Here are five ways you can strengthen your relationships:

1. Advocate for Other’s Ideas

Take the initiative to speak up in support of other team members’ good ideas. Doing so lets others know that the team’s success takes precedence over your needs for personal success. Get behind any colleague’s innovative approach or clever solution and offer whatever help you can give to see it through. Teammates will value your vote of confidence and your support.

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2. Show Compassion

If you learn that someone whom you work with has encountered difficult times, reach out. If it’s not someone you know well, a hand-written card expressing your sympathy and hopes for better times ahead could be an initial gesture. If it’s someone with whom you interact regularly, the act could involve offering to take on some of the person’s work to provide a needed reprieve or even bringing in a home-cooked dish as a way to offer comfort. The show of compassion will not go unnoticed, and your relationship building will have found a foothold.

3. Communicate Regularly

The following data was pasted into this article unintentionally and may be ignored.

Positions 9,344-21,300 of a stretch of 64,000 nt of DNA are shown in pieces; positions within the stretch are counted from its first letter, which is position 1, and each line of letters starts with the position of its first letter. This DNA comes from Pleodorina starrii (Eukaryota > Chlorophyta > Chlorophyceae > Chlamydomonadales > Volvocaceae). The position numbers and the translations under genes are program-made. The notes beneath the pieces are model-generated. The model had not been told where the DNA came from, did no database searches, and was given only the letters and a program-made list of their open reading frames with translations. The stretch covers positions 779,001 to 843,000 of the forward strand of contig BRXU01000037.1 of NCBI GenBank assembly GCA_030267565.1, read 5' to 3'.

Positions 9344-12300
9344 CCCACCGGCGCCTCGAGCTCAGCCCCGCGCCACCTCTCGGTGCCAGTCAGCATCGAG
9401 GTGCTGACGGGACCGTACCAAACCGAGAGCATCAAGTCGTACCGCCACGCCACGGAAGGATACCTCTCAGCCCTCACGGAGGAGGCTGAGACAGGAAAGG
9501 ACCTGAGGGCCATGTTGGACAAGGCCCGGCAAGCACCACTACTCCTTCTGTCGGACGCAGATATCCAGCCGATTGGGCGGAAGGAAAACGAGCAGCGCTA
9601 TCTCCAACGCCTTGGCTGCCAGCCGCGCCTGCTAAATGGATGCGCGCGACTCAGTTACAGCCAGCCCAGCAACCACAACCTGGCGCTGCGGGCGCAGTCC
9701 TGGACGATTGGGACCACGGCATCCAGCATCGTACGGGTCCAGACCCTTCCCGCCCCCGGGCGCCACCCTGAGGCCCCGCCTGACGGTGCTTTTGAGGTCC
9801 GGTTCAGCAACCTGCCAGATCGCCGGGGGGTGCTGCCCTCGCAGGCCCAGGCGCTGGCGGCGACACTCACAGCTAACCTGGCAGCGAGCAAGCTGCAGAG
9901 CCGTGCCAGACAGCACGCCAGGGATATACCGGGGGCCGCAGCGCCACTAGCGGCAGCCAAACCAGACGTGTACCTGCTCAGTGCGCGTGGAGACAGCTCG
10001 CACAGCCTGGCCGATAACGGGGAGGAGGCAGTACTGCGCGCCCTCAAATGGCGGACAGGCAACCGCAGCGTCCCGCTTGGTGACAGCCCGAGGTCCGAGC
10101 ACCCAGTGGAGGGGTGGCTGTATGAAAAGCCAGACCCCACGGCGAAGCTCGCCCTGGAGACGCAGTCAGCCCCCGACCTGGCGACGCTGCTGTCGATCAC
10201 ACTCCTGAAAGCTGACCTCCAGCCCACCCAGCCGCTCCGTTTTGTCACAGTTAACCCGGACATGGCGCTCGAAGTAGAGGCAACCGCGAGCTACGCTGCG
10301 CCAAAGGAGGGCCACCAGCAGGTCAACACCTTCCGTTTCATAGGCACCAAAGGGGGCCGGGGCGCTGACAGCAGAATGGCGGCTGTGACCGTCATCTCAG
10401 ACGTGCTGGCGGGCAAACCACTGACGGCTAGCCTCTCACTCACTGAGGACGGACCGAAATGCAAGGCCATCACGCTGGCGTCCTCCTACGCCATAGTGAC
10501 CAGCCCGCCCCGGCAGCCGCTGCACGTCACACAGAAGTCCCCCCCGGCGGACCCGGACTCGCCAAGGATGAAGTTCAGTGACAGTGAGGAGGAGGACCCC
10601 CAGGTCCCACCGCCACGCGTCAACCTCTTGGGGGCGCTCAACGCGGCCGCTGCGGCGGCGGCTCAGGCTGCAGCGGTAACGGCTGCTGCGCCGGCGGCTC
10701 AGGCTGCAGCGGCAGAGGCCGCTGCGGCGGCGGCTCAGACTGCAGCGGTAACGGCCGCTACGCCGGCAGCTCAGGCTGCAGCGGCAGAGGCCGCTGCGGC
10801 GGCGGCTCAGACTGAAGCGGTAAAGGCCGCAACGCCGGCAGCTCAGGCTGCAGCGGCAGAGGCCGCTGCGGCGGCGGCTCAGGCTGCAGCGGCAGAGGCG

Make an effort to share any information with team members that will help them do their jobs more effectively. Keeping people in the loop says a lot about your consideration for what others need to deliver their best results.

Try to discover the preferred mode of communication for each team member. Some people are fine relying on emails; others like to have a phone conversation. And once we can finally return to working together in offices, you may determine that face-to-face updates may be most advantageous for some members.

4. Ask for Feedback

Showing your willingness to reach out for advice and guidance will make a positive impression on your boss. When you make it clear that you welcome and can accept pointers, you display candor and trust in what opinions your superior has to offer. Your proclivity towards considering ways of improving your performance and strengthening any working interactions will signal your strong relationship skills.

If you are in a work environment where you are asked to give feedback, be generous and compassionate. That does not mean being wishy-washy. Try always to give the type of feedback that you wouldn’t mind receiving.

5. Give Credit Where It’s Due

Be the worker who remembers to credit staffers with their contributions. It’s a surprisingly rare talent to credit others, but when you do so, they will remember to credit you, and the collective credit your team will accrue will be well worth the effort.

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How Does Relationship Building Build Careers?

Once you have strengthened and deepened your relationships, here are some of the great benefits:

Work Doesn’t Feel So Much Like Work